For too many years, while the scale and severity of the violations in Burma have required sustained effort by the international community, the world has done little to address these human rights abuses. UN Special Envoys and UN Special Rapporteurs have travelled to Burma over 40 times to discuss democratisation and human rights. Over and over again, UN resolutions and Special Rapporteurs have spoken out about the abuse in Burma. Furthermore, UN bodies have consistently acknowledged severe human rights violations and used legal terms that associate them with international crimes, including ‘widespread’, ‘systematic’, and ‘part of a state policy’. Despite the recognition of the existence of these violations by many UN organs for over a period of 15 years, the Security Council has failed to act to ensure accountability and justice (IHRC, 2012). The perpetrators in Burma continue to avoid both. For more information on international crimes and crimes against humanity in Burma, see War Crimes and Crimes Against Humanity.
Despite the annually released UN resolution (1991-2015) calling on the Burma Government to respect human rights, many local people have lost hope for the UN to help the people of Burma:
“The UN can’t do anything… Ban Ki Moon didn’t even meet our general. He (Ban Ki Moon) is in the most powerful position in the world! Gambari came many times but nothing happened; it is useless!” (Young Arakanese man from Rangoon;, Centre for Peace and Conflict Studies, 2010, p. 188)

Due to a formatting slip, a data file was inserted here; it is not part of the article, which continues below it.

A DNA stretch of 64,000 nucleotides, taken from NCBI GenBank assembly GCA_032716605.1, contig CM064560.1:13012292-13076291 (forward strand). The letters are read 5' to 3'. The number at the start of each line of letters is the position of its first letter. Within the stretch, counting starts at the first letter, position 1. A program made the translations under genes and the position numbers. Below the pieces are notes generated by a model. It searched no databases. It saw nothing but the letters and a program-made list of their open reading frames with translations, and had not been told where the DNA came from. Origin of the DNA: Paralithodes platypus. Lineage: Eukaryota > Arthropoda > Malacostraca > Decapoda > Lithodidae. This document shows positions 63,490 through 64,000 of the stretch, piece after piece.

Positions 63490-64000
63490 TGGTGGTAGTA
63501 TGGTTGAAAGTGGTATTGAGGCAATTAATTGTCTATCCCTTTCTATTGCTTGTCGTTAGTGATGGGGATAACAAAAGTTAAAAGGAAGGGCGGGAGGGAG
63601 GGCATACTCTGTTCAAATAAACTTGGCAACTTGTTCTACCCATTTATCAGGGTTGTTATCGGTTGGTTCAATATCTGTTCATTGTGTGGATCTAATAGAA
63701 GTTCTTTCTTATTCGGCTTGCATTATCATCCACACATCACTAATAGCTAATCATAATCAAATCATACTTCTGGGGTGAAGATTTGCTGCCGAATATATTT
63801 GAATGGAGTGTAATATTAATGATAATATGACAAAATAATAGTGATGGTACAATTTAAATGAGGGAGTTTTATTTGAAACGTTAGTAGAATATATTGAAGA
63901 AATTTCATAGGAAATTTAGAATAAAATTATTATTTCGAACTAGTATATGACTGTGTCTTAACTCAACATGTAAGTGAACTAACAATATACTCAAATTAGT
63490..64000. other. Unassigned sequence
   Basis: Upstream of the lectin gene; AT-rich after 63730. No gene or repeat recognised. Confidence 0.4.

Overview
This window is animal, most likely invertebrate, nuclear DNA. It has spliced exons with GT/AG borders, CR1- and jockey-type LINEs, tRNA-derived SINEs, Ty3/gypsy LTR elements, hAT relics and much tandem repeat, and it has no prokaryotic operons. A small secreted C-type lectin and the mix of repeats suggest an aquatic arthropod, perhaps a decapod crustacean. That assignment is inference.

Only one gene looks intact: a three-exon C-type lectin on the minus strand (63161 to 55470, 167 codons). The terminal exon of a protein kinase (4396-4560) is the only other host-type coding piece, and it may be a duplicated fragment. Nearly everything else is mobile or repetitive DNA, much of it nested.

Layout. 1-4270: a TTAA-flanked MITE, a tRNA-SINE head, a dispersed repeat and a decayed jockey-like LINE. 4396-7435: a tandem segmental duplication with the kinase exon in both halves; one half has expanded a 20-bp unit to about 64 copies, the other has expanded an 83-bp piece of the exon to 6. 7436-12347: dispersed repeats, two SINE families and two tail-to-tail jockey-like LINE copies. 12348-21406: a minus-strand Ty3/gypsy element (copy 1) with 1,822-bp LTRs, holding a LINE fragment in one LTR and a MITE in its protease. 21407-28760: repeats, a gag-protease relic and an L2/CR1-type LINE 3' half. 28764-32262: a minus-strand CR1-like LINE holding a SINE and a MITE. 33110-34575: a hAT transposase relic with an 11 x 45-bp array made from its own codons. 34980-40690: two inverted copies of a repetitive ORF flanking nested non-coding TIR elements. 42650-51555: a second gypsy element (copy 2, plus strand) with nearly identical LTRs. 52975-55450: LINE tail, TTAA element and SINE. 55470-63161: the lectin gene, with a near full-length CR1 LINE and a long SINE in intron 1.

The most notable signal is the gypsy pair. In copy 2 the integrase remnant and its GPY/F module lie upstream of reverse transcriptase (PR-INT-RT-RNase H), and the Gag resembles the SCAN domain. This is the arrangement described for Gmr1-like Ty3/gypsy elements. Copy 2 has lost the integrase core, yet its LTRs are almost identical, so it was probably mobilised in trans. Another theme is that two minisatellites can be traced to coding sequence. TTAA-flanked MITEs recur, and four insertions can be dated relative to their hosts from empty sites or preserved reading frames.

In order to address deep-seated mistrust and grievances in Burma, the perpetrators must be held accountable, and victims must be able to seek redress. The UN Security Council should declare that the situation in Burma constitutes a threat to international peace and security and initiate a formal investigation through a Commission of Inquiry (CoI) to investigate international crimes committed in Burma, and then act upon the findings and recommendations made by such a Commission. The UN Security Council has, however, repeatedly failed to move the process forward as it has done in similar situations elsewhere, such as in the former Yugoslavia and Darfur. Despite the UN being aware of the widespread and systematic nature of the violations in Burma, there has been no such action. In 2007, the UN Security Council failed to adopt a draft resolution on Burma, owing to negative votes by China and Russia (United Nations Security Council Press Release, 2007).
A number of organisations and governments have called for a CoI to investigate alleged international crimes in Burma. In March 2010, the Special Rapporteur on the situation of human rights in Myanmar [Burma], Tomás Ojea Quintana , called on the UN to “consider the possibility to establish a commission of inquiry with a specific fact-finding mandate to address the question of international crimes” (the Special Rapporteur in March 2010; UN General Assembly, 2010, p. 21). 16 countries have publicly called for a CoI: Australia, Belgium, Canada, the Czech Republic, Denmark, Estonia, France, Hungary, Ireland, Latvia, Lithuania, the Netherlands, New Zealand, Slovakia, the United Kingdom, and the United States (Human Rights Watch, 2011). Organisations calling for CoI in Burma include, amongst others, Human Rights Watch, KHRG, KWO, FIDH, ALTSEAN-Burma, BLC, and IHRC.